I mean, I pride myself on noticing such things as snappy new trousers, but I get the point. Do you think labels are being pushed themselves to have to essentially be super-shitty to their artists, just with the financial end of things being so much tighter and more difficult to traverse for all involved? Do you think that translates to so much more grabbing for the little money that is left on the table?
I think the problem with the industry is that everyone is out for themselves. From the artists, to the labels, to the management and beyond. There’s a P&L attached to all time, money, and effort. “Labor of Love” is an antiquated term for sentimentalists. In some ways, you have to be out for yourself. You have to be cutthroat in terms of planning, foresight. That doesn’t mean that there’s no room for empathy or understanding. (Still, never sign anything without a lawyer’s undivided attention. That is a massive mistake I’ll never make again.)
The thing about music is that nothing is going to happen unless the musician makes it happen. To contradict my previous point about cutthroatedness, if musicians were to take some kind of initiative, things might change. That would require Radiohead, Wilco, etc., to take some kind of egalitarian, focused stance.
I used to be much more competitive about the whole thing. But now I don’t care. I want people to succeed. Because the more people there are succeeding, the better it is for everyone. It’s hard to convince people that shared interests and goals makes sense. Maybe someday. Hopefully.
Yeah, I feel like with most any profession these days, globalization and the single-market effect wrought by the internet mean that most all of us have to chose to either be poor but in control or (if you can swing it) rich but gigantic and, yeah, totally cutthroat. So how, as an independent artist, do you make ends meet? …I’m looking for advice/inspiration here as much as anything else….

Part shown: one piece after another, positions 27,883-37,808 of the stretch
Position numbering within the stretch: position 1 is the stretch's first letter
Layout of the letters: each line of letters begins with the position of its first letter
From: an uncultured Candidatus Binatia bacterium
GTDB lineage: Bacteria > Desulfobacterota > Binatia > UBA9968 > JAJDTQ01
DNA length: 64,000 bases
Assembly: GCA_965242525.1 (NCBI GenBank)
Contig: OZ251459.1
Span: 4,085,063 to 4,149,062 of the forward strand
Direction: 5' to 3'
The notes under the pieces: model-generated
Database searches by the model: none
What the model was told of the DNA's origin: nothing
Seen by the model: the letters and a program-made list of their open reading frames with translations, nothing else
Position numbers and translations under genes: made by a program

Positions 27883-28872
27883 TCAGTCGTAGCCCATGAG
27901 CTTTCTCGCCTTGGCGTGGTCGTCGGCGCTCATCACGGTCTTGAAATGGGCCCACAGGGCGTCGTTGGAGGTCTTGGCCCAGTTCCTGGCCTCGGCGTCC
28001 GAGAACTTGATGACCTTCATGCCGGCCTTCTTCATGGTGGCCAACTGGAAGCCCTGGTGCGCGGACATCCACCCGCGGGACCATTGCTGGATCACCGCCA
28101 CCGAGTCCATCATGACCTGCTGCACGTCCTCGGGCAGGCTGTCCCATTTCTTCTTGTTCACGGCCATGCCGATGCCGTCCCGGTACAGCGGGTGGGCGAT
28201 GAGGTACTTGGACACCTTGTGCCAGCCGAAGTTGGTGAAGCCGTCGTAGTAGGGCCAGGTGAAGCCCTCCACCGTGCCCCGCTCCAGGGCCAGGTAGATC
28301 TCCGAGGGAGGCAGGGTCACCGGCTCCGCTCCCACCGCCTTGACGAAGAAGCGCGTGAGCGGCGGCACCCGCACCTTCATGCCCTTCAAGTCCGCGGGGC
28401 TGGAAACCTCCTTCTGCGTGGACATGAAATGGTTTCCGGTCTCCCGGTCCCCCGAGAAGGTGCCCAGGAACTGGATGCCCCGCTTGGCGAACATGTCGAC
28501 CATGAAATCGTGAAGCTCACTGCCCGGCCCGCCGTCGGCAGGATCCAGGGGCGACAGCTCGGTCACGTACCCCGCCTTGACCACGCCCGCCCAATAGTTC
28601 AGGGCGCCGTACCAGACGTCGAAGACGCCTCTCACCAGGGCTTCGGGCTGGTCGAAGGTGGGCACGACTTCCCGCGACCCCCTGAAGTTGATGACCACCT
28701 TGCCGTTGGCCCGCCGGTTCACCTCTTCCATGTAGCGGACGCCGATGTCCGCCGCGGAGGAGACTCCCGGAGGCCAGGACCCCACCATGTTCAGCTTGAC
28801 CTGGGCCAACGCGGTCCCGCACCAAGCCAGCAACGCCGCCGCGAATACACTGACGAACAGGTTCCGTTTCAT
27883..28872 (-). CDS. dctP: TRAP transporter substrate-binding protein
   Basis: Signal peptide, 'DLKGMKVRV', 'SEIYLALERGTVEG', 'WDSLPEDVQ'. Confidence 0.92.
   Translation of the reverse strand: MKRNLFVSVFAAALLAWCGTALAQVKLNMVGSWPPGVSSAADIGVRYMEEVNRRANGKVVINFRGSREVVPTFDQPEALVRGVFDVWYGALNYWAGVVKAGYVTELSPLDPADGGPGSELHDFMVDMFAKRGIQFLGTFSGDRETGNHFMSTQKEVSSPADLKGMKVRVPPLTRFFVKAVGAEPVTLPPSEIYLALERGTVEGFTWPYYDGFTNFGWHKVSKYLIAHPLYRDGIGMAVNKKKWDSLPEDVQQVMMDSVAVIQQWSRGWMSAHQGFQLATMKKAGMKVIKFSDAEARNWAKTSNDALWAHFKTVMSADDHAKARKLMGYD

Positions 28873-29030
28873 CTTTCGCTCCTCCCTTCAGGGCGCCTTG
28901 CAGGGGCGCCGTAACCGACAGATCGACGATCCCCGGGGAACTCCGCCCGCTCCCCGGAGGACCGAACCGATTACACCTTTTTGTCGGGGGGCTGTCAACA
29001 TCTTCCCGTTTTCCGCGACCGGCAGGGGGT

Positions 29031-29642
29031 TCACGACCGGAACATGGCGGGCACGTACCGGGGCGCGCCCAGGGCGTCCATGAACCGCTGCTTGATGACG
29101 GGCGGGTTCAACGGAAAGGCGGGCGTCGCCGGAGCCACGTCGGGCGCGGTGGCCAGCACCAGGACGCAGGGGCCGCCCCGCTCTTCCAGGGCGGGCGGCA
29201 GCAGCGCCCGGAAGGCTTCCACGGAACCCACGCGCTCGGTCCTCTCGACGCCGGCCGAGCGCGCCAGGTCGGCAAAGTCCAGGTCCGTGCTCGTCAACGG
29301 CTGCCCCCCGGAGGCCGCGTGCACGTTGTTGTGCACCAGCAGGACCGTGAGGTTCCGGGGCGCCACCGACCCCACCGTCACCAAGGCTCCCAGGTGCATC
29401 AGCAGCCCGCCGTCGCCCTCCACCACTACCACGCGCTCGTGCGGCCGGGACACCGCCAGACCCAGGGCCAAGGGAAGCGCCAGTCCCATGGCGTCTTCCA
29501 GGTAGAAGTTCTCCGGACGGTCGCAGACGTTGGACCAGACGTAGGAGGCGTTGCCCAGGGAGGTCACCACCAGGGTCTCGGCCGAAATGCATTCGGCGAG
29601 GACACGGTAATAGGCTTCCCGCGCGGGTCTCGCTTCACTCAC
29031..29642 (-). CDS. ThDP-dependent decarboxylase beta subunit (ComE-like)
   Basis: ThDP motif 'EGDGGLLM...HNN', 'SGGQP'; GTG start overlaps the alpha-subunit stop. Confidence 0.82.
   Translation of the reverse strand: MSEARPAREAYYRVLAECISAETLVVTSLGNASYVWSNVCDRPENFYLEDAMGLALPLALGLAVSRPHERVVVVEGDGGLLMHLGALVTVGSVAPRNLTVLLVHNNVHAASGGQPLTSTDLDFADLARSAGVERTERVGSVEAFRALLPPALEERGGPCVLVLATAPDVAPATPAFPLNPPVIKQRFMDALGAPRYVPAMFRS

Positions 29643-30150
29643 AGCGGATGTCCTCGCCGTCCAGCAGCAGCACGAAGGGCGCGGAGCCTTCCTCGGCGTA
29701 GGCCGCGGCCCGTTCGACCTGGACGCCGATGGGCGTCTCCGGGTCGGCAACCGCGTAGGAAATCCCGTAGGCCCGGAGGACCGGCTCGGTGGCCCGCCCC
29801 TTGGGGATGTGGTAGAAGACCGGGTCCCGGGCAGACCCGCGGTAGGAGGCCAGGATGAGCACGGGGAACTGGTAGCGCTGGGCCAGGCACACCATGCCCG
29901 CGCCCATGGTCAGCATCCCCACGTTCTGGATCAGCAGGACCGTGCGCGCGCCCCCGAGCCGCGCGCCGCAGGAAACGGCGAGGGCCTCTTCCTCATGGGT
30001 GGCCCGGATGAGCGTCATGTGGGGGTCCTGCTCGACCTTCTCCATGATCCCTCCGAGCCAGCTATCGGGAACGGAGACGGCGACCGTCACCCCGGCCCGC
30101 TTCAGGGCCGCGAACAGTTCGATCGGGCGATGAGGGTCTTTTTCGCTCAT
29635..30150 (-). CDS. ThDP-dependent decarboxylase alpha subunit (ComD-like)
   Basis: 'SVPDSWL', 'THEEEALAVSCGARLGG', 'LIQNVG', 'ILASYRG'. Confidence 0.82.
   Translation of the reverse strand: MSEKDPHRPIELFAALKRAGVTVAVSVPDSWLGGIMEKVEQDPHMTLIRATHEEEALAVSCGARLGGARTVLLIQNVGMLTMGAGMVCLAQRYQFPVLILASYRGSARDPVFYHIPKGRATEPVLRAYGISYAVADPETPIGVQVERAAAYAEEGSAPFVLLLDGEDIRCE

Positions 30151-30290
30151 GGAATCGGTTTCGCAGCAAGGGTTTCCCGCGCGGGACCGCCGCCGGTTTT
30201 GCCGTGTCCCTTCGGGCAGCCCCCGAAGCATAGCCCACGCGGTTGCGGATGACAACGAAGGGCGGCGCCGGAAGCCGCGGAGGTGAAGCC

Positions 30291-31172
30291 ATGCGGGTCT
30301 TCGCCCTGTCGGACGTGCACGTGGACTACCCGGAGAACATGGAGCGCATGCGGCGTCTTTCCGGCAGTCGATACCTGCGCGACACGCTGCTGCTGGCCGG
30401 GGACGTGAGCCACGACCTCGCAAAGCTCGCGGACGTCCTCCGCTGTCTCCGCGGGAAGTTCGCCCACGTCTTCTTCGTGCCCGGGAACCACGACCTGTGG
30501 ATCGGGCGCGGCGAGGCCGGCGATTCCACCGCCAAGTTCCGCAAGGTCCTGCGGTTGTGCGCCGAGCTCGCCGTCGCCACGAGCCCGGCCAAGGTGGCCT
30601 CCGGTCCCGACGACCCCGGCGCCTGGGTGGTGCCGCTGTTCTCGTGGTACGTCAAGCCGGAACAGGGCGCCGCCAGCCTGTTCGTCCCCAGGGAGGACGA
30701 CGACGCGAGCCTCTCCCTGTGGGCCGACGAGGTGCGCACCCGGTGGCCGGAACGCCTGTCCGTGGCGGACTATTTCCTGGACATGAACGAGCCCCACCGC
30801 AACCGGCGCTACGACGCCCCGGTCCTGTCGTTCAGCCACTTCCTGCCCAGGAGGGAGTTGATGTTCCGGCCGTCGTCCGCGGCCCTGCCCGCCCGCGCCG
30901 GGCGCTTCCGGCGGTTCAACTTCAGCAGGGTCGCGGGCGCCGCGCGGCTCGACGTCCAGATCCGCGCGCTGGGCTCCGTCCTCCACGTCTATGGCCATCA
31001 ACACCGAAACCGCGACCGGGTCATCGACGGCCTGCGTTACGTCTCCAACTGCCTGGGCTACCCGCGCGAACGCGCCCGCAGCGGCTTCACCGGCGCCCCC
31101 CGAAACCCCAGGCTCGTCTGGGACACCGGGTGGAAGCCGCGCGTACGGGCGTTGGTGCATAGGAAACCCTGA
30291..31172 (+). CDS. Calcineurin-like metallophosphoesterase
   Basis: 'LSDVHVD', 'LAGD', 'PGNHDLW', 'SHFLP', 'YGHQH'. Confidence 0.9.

I’ve found ways. We used to get a lot of syncs, we stream albums and get the lion’s share (kitten’s share) of royalties. Being independent allows me to make all the money that’s there to be made. I’ve accepted having less in a more-is-everything society.
It’s kind of refreshing. I love what I do. I’m not killing time to make it til the next hilltop. I’m there. (With ripped jeans and failing engine. But it still feels good.)
Well, the jeans are still in, but sorry to hear about the engine. I know a guy, if you want.
We’re both roughly the same age, so we remember how the music scene used to be pre-internet/pre-now. And it’s hard not to think back to the 90s and be nostalgic for those times; easier maybe to just throw up your hands and say everything sucks now. But do you think the current landscape might make it easier too to get your music out there? I know it’s a lot of work, but it does seem like it’s easier to be totally independent but still have an audience, even thought that audience also has a lot more choice in what they consume.